SPECIAL REPORT / Farmers in the Global South can protect their business by insuring their crops against climate hazards. But this system is held back by a lack of reliable climate data. EurActiv France reports.
For several years, insuring harvests against the climate hazards that regularly destroy farmers’ crops in developing countries has for several years been a major tool in the fight against poverty, mainly in Africa and Asia, where between 400 and 500 million farmers survive on very low incomes.
This system, which links indemnities to a climate index, allows small family businesses to insure their harvests, at least partially, against catastrophic losses that could otherwise ruin them.
Index-based agricultural insurance protects all the policy holders of a particular region against climate risks, and is available to small farmers who would not be able to afford classic insurance products.
Speaking at the Convergences World Forum in Paris on 9 September, Olga Speckhardt, the head of global insurance solutions for the Syngenta Foundation for Sustainable Agriculture, said, “With the Kilimo Salama project in Kenya, for example, we are able to insure a capital of just $10.”
Managing agricultural risk
The results are immediately visible. Launched in Kenya, Rwanda and Tanzania in 2009, the Kilimo Salama project insured almost 190,000 policy holders in 2013. “And we are aiming for a million by next year,” Olga Speckhardt said.
This insurance covers farmers against drought, excessive rainfall and illness for a premium of between 5% and 25% of the value insured. Farmers that sign up are then able to take out loans to invest more in their business.
“Farmers that have taken out the index-based agricultural insurance have been able to increase investment in their business by 10%,” said Olga Speckhardt.
Mobile phones as payment portals
The development of agricultural insurance has also been made possible by the wide dissemination of new technologies. Small business owners in poor rural areas often operate outside the banking system, and do not have easy access to traditional systems for transferring money.
Thanks to the mobile phone, now widespread in Africa, losses can be reimbursed in around a week. According to a study carried out by consultants PwC in 2012, Africa now has 500 million mobile phone owners, covering around 40% of the continent’s population.
This brings the insurance system an indispensable flexibility. Olga Speckhardt explained that “farmers must have access to rapid reimbursement when they activate their insurance, otherwise they can’t replant their crops”.
Sonu Agrawal, the founder of Weather Risk Managment services, said, “In India, small farmers communicate on the state of their crops by sending photos through Whatsapp.”
Despite its proven effectiveness, this system is complicated to implement. The economic balance is also delicate for insurers, who rely on the often erratic local insurance markets to connect with farmers.
Access to data is another difficulty they have to face. Index-based insurance systems need up to 20 years of data on precipitation and productivity in order to be both profitable and reliable.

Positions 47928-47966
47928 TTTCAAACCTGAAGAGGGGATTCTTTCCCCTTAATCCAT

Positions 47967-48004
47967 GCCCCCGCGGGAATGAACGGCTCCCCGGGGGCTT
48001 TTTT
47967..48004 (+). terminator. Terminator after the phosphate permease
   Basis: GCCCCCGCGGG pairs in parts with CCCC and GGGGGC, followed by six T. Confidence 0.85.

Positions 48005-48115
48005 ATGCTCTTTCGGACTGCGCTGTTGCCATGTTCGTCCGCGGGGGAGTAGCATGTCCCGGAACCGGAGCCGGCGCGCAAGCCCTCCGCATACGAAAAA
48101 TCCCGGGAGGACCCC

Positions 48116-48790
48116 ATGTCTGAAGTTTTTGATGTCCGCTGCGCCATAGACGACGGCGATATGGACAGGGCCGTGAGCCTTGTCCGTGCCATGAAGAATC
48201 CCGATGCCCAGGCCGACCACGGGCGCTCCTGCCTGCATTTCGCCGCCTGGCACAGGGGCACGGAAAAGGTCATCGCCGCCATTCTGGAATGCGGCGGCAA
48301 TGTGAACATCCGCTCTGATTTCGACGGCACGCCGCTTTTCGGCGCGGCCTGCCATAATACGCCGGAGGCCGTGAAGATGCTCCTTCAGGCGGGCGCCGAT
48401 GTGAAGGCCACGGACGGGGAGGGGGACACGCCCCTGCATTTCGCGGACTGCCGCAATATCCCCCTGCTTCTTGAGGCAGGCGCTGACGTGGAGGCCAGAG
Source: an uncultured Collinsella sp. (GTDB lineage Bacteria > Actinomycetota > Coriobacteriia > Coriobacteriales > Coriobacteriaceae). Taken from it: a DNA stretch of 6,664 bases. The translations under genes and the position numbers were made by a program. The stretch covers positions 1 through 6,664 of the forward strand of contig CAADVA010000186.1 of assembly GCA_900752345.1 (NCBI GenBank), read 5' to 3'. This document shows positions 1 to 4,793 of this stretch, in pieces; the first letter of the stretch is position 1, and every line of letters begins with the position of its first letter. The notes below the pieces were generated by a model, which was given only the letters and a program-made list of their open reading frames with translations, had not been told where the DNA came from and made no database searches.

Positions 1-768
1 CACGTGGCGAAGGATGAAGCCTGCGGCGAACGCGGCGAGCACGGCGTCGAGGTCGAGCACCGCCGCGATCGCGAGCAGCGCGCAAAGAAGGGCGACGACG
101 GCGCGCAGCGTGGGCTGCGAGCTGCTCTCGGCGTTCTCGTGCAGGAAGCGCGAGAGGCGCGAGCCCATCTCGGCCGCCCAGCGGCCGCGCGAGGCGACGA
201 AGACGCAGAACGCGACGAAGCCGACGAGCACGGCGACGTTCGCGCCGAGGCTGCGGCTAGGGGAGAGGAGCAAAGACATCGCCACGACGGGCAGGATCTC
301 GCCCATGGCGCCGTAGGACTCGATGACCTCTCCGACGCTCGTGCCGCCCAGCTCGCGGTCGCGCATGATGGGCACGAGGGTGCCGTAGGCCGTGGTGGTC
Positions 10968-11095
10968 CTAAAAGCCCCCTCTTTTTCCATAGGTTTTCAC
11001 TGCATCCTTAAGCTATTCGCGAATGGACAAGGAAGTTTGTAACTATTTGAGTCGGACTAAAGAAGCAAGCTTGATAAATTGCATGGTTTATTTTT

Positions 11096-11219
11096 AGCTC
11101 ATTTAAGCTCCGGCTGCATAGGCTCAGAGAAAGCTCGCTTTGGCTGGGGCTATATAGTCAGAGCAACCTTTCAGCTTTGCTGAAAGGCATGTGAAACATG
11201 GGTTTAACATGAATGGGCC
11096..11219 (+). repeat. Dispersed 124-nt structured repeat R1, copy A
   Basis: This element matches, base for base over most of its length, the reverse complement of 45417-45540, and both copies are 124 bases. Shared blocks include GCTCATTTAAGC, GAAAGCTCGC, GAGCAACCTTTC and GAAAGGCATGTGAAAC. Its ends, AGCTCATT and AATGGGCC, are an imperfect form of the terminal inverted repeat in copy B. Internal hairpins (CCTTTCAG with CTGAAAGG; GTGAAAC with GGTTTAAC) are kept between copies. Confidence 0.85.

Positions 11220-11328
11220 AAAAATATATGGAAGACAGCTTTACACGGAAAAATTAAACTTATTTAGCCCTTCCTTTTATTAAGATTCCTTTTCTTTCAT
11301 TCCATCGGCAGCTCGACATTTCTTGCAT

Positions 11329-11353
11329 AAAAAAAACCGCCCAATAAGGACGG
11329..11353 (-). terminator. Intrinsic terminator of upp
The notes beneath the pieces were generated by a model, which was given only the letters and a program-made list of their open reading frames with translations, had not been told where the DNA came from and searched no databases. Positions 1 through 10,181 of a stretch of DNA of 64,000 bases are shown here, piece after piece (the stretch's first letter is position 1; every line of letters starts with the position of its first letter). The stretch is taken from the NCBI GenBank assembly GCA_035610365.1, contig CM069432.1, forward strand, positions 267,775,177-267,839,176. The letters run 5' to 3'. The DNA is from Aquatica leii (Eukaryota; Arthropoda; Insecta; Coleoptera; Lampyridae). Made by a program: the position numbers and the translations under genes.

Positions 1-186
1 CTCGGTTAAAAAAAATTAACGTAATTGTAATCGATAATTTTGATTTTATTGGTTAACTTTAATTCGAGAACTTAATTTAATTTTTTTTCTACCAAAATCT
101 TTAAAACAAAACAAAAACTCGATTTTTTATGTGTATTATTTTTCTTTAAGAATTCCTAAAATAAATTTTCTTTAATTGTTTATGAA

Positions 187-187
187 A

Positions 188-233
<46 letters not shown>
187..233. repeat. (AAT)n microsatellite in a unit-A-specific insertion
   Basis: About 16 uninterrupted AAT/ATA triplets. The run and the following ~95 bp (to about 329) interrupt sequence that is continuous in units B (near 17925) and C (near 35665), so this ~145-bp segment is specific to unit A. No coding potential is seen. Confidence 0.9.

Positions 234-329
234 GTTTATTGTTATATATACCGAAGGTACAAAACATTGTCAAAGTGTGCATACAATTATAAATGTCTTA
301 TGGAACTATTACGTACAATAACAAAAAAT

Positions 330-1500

“Data accuracy is a big barrier to the development of index-based insurance in developing countries,” said Gilles Galludec, the programme manager of the World Bank’s Global Index Insurance Facility. “The use of satellite data is a partial answer to this problem, which is still one of the main obstacles we face,” he added.
For farmers in developing countries, taking out insurance is not always a high priority.
Gilles Galludec said, “We have difficulty selling, and above all explaining these products to farmers. The culture of insurance in developing countries remains a real problem. Farmers find it a bit mysterious.”
A growing challenge
Agriculture is confronted by many risks, particularly the increasingly common and severe climate hazards, as well as price volatility on the markets.
These difficult circumstances make farmers in developing countries particularly vulnerable. Not only is agriculture often the only means of subsistence and only source of income in poor rural areas, but farmers must also respond to the increasing demand for food in Africa, and prepare to feed two billion mouths by 2050.
“The African continent has 60% of the planet’s uncultivated arable land and could produce enough food not only to cover its own needs, but also to export,” the former UN secretary general Kofi Annan said at the OECD’s Africa Forum in Berlin last week. “Yet hundreds of millions of people suffer from hunger.”
Africa spends $35 billion on imported food products every year, but the fast pace of demographic change could see this figure explode in the coming years. Experts believe the African population will double by 2050 and triple by the end of the century.
>>Read our Interview: Hogan: Empowering women farmers in developing countries is ‘absolutely crucial’
Farming is the main source of income and work for 70% of the world's poor, rural population. In spite of this, Africa spends $35 billion on imported food products every year.
Soil exhaustion and land degradation, exacerbated by climate change, threatens the ability of developing countries to produce enough food at a time when high birth rates are pushing up local demand.